A terrible loss for modern cinema. He will be missed. My thoughts go out to his family and friends.

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  • Comment number 19. Posted by TRP

    on 3 Feb 2014 17:53

    What is a British film?

    Well, only answer is of course: does it actually matter?

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  • Comment number 18. Posted by information1st

    on 3 Feb 2014 15:18

    I remember way back some foreign companies were making cars in the UK with the Union Jack on it as a sign of "quality". These days it's gone even further:

    Which Honda, Nissan and Toyota models are made in Britain?

    http://conversation.which.co.uk/transport-travel/top-cars-built-in-britain-uk/

    Notably however Honda and Toyota sell to the EU via being in the UK. With the EU in dire straights they've actually sacked a load of workers, whereas Jaguar and Landrover (owned by Tata, an Indian originally steel company) are selling more to asia and have hired British workers in their plants. Is it a British success story or not and for whom?

    I think break-down: Film Industry vs Story Theme

    For eg Star Wars had a British production crew but was an American driven movie Hollywood.

    Withnail and I is a very British film in Story theme, though others can enjoy it, (lots of drinking!) I think you might see more in that movie if you've lived a bit like those 2 and then equally if you lived during that era and finally if you understand some of the British sensibilities and nuances evoked.

    The Film Industry is quick to trumpet successes (at Oscars etc) but I think different measures of the health of the industry could be used to dig further (employed, revenue) as well as British funded films and critical success. Also British stories beyond period pieces or kitchen sink life is grim in rip-off-britain stories.

    The French industry would be good to compare to: Subsidized heavily, churns out tons and that leads to the odd really good movie out of all the drivel and of course very orientated towards the French culture (Ministery de Culture) to beat off the endless Hollywood soft power invasion!

    I suspect the Theatre scene and all the creativity that's hard to measure and how that feeds into film and tv is a good measure of the health? As a cultural orientated entertainment industry there's an important link to maintain from free market economics only.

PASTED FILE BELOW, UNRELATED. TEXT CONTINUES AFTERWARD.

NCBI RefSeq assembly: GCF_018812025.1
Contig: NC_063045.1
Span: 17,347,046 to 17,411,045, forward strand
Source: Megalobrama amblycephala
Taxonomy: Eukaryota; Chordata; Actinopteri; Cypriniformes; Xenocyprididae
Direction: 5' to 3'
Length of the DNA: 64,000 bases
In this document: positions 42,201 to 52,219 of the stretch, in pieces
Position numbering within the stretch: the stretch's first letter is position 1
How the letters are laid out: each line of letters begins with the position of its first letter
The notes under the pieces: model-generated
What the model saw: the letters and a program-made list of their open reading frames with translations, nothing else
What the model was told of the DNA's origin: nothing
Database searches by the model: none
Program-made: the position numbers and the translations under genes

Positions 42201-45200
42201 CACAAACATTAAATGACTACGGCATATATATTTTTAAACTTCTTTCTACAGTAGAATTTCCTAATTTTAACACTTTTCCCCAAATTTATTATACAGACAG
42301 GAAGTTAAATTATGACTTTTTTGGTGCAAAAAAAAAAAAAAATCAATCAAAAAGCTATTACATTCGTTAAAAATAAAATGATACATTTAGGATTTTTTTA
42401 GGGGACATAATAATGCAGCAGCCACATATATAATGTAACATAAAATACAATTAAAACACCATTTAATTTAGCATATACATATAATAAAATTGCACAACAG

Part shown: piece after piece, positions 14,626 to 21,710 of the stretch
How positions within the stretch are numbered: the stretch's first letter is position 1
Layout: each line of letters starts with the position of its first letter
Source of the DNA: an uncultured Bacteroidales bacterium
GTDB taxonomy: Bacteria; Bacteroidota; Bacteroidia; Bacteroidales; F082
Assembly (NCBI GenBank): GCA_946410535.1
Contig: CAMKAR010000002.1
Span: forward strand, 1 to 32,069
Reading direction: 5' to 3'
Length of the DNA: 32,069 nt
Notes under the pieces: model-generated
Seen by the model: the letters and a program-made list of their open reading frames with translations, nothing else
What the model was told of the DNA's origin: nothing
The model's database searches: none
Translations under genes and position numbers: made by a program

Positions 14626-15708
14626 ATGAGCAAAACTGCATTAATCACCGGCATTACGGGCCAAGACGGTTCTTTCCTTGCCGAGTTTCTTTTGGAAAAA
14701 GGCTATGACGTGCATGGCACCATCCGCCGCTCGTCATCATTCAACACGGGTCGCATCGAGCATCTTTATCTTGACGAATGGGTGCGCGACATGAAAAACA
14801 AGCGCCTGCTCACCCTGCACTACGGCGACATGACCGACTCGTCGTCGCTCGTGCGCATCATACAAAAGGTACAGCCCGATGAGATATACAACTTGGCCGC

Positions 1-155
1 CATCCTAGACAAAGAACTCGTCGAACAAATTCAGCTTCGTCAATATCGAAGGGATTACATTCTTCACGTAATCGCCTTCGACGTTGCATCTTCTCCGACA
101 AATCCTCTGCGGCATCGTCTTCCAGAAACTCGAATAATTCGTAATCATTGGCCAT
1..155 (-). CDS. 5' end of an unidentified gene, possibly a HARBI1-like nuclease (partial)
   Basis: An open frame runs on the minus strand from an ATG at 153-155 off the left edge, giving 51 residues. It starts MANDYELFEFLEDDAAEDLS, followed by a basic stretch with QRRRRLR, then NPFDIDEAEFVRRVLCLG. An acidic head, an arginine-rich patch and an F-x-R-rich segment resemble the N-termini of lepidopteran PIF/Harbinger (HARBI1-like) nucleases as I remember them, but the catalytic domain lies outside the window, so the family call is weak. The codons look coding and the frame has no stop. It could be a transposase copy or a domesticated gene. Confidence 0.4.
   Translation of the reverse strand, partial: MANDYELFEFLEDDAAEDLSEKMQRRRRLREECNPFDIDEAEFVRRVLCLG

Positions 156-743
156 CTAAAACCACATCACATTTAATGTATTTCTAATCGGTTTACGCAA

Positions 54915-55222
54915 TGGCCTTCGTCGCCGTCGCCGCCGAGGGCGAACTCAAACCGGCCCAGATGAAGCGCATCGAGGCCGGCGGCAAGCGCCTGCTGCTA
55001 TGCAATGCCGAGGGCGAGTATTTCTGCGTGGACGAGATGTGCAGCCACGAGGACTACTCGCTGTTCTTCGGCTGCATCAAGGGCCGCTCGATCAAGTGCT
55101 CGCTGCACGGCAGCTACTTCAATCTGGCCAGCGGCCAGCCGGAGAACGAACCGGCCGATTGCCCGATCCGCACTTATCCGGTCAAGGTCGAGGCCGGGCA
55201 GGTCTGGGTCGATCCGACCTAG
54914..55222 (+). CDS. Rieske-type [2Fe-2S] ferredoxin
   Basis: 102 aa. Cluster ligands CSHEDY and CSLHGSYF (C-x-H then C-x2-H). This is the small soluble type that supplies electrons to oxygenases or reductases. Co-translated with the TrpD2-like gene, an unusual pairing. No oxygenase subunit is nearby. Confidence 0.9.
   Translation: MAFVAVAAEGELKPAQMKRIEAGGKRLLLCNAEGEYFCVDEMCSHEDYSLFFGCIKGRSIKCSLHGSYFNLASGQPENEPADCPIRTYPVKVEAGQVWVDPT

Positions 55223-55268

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  • Comment number 17. Posted by Patch Adams 1981

    on 3 Feb 2014 10:28

    a British should to meet 3 or mare of the following :

    1: Filmed on location British
    2. SFX done in Britain
    3. Contains British Characters that are not serotypes
    4. Contains more than 1 British Character
    5.America does not save the day
    6. London does not blown up just because its the only city outside the USA that America American know
    7. has a British director and at least 1 British actor
    8. the British actor or Character is the lead
    9. Uses real London not the 'Hollywood London'
    10. Uses location, towns, cities outside of London
    11. Contains at least 1 union Jack

    The Kings Speech,, all Bond films and Gravity are covered in the above.

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  • Comment number 16. Posted by Harry Limes Shadow

    on 2 Feb 2014 18:54

    One of the best films of 2013, Metro Manila, was shot in the Philippines and in the language of Tagalog but was a British film. A home grown production with a British director and was the UK submission for the Best Foreign Language Oscar. Regardless of where the financing comes from or where it was shot, shouldn't we classify a British film as one that originates from these shores.

    Which brings us to the Bafta for Outstanding British Film, of the six films nominated this year The Selfish Giant is the only one without a major studio behind it banging the drum. The inclusion of Gravity, which i really liked, kinda says to world that what we Brits do best is make other people's films for them. If Bafta tightened the remit for qualification of constitutes a "British film" rather than including movies on the basis that the director once shook hands with Mark Kermode, they would have to throw the net wider and include films like Metro Manila, A Field in England, A Liar's Autobiography, The Angel's Share or Berberian Sound Studio.